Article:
How long have you worked at Climb? I’ve been here for 15 years, the oldest member of the team yet still the youngest too!
Tell us a little bit about your role and what you do on a day to day basis
My role is very changeable. I need to adapt every day to whatever shows up. Generally, I deal with the information side of things and working alongside professionals. However, I do support families too with the more technical questions that require a little more research to answer and can help with translations too. I am also involved in the planning of Climb meetings and conferences and I have been busy recently working on the website and currently edit the Climb Update too, which I really enjoy!
What keeps you motivated to come to work each day?
Well there’s a story to this… and I have to be brutally honest. 15 years ago I was a bad tempered, lazy teenager whose main preference was hanging out with my friends down the pub. It was only really due to my Mum and Dad wanting nagging me to get a job that I reluctantly applied for this job, adamant that under no circumstances was I getting a paper round – No Way – Nah Ah! I wasn’t interested at the interview, but Steve, our Executive Director at the time, I was later told saw me as a challenge. A little surprised (and annoyed!) at getting the job, I began an apprenticeship here and did an NVQ in Business Administration. I was dropped in the deep end with a place in the crèche with the children with metabolic diseases, some of them really poorly, it was an eye-opener. I’d never really seen a child that poorly before and I started to understand. A few months down the line, a friend showed up on our doorstep with her son who had a devastating condition. I saw the bravery and sheer guts that that boy and his Mum had and I followed them through their journey. The day they turned up here, that’s when it hit home and I really got it. From then, I made a promise to myself that I’d do everything I could to support families in the same position, and that is what motivates me. 15 years on, I’ve grown up a fair bit (not that my colleagues agree!) and we’re supporting more families than ever. It’s very rewarding and our families are lovely.
What do you like best about your job?
I don’t think there’s a favourite part? I think there’s meant to be something that stands out…. I can feel my colleagues opposite me winking and giving me the old suggestion that I should name them as the best thing here hahaha!! It’s everything really to be honest! OK, I love the team here. We have a great time and we love each-other very much; there’s a lot of love here! However, it’s not just that. I love the fact that I can turn up and I don’t really know what is going to be my main priority, I don’t know what families are going to ask of me, and in the process of researching the answers for them I learn an awful lot and I enjoy that too. I love the creativity of the website and the Update. Like I said before to follow families on their journeys is just fantastic and I absolutely adore catching up to see what news they have and if there’s even the smallest thing I can do to help them, then it’s massively rewarding. Sitting opposite Julie whilst she managed the London Marathon, I learnt so much about the runners, their reasons for running for us and the hard work they put in. I can’t put into words how inspiring they were and seeing what Climb means to them. Everyone who is involved with Climb in any way, I see them as part of our team. And I love that too!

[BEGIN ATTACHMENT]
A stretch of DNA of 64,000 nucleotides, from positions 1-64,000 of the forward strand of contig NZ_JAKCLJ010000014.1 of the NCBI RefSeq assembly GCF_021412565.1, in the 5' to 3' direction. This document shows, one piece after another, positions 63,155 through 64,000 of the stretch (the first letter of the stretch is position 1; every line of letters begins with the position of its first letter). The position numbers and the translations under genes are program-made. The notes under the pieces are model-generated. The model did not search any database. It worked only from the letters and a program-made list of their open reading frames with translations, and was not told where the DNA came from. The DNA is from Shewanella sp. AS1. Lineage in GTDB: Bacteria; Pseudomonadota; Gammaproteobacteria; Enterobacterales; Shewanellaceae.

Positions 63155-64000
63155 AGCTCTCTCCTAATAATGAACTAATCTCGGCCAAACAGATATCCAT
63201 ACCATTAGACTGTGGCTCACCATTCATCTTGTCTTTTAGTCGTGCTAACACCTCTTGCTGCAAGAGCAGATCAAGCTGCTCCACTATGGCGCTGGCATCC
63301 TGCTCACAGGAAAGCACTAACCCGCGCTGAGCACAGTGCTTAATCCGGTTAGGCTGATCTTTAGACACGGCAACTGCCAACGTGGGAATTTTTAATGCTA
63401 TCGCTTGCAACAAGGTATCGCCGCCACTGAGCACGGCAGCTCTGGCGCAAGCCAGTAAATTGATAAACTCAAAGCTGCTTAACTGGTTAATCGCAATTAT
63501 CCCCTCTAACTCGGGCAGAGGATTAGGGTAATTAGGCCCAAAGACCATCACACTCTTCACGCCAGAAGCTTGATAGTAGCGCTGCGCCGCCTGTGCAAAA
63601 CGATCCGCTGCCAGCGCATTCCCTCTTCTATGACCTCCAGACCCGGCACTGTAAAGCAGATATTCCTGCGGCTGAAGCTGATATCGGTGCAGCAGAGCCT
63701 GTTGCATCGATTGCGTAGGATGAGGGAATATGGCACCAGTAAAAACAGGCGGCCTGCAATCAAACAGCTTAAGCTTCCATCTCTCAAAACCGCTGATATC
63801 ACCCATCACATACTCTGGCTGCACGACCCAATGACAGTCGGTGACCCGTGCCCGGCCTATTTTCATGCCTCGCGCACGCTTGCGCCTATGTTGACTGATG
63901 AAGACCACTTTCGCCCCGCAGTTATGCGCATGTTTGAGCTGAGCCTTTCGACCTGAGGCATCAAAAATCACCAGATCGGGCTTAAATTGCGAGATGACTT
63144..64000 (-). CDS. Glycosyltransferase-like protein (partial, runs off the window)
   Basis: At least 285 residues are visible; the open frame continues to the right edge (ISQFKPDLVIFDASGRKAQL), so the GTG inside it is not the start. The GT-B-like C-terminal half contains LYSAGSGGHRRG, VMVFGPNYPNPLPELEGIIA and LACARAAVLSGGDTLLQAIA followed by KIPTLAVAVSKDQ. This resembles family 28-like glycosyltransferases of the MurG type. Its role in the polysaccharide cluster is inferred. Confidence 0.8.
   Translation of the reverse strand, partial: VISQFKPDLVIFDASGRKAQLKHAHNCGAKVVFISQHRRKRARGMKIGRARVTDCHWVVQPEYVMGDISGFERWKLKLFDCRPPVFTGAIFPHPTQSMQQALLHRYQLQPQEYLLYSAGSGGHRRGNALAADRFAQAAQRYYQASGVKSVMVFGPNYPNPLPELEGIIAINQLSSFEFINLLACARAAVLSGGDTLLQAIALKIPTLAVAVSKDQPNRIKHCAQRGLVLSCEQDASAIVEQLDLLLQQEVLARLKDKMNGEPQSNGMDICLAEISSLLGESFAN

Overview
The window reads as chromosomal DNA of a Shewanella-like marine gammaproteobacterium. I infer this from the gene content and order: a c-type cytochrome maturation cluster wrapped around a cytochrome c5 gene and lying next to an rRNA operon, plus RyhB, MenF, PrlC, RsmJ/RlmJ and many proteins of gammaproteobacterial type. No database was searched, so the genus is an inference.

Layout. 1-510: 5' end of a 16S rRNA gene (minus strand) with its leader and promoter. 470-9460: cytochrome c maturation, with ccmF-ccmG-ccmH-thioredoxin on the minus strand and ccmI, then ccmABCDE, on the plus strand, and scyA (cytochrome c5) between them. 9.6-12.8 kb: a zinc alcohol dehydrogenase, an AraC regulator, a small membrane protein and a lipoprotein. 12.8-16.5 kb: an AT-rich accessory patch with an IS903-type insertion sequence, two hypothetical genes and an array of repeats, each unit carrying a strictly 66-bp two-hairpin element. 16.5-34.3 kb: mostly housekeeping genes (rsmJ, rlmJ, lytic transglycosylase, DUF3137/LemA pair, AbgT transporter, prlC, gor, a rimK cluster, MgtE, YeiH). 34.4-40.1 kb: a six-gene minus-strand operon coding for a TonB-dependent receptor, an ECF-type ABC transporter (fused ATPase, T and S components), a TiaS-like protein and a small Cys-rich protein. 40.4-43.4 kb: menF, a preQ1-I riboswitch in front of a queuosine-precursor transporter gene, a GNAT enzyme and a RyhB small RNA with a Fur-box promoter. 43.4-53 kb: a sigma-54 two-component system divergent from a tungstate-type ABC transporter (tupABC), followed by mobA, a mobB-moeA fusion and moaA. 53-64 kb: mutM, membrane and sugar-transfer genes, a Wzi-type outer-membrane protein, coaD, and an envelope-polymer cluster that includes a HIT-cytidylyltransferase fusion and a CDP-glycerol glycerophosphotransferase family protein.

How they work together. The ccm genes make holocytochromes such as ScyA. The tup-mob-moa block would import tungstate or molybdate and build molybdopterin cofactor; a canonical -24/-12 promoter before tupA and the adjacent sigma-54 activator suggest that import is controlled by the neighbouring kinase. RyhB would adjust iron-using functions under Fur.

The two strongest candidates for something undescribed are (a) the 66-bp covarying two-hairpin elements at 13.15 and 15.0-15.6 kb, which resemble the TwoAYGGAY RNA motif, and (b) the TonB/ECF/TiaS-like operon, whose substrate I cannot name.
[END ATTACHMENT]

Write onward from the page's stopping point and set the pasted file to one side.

What are the main challenges you face and how do you tackle them?
My main challenge, and I see it often, is families with no information when they get a diagnosis. I often get families coming to me with zero understanding of the condition, not knowing the future and just having that one piece of paper with our Freephone number or my email address on which they’ve found on Google…. and that’s it; their reality.
And that there is our challenge. It shouldn’t be a reality for them, all over the world there should be more awareness of these conditions and they seem to get lost from the spotlight of other more well-known conditions that hit the headlines. To tackle this, for the family in need, it’s me working with the team here, ensuring they have family friendly information, listening to them, learning about their needs, and reassuring them, encouraging them to stay in touch and to stay with them on their journey for as long as they want me and the team there. For the awareness it’s shouting as much as we can, coming up with ideas and promoting as much as we can too. I’m always trying my best to tell everyone I can about metabolic diseases.
Do you have any funny stories from work?
There’s always funny stories, from Lindsay (our Executive Director) starting her new role here by giving herself concussion with a golf ball, to having a team effort of testing how robust the Climb shop’s unbreakable mugs actually were. Recruiting Julie (our Development and Engagement Co-ordinator) who spent much of her interview holding up BASH, BANG, ZAP and KAPOW signs which I just found totally phenomenal and to be honest I was like a kid in a sweet shop, totally besotted. She’s never changed and she’s brilliant! The mortified look on Julie and Lindsay’s face when it was revealed that matching underwear is not part of every team member’s ritual and that Batman pants are actually acceptable. I had a lot of whirlwind adventures too with Pam (our former Family Services Manager) and getting lost in all sorts of directions!!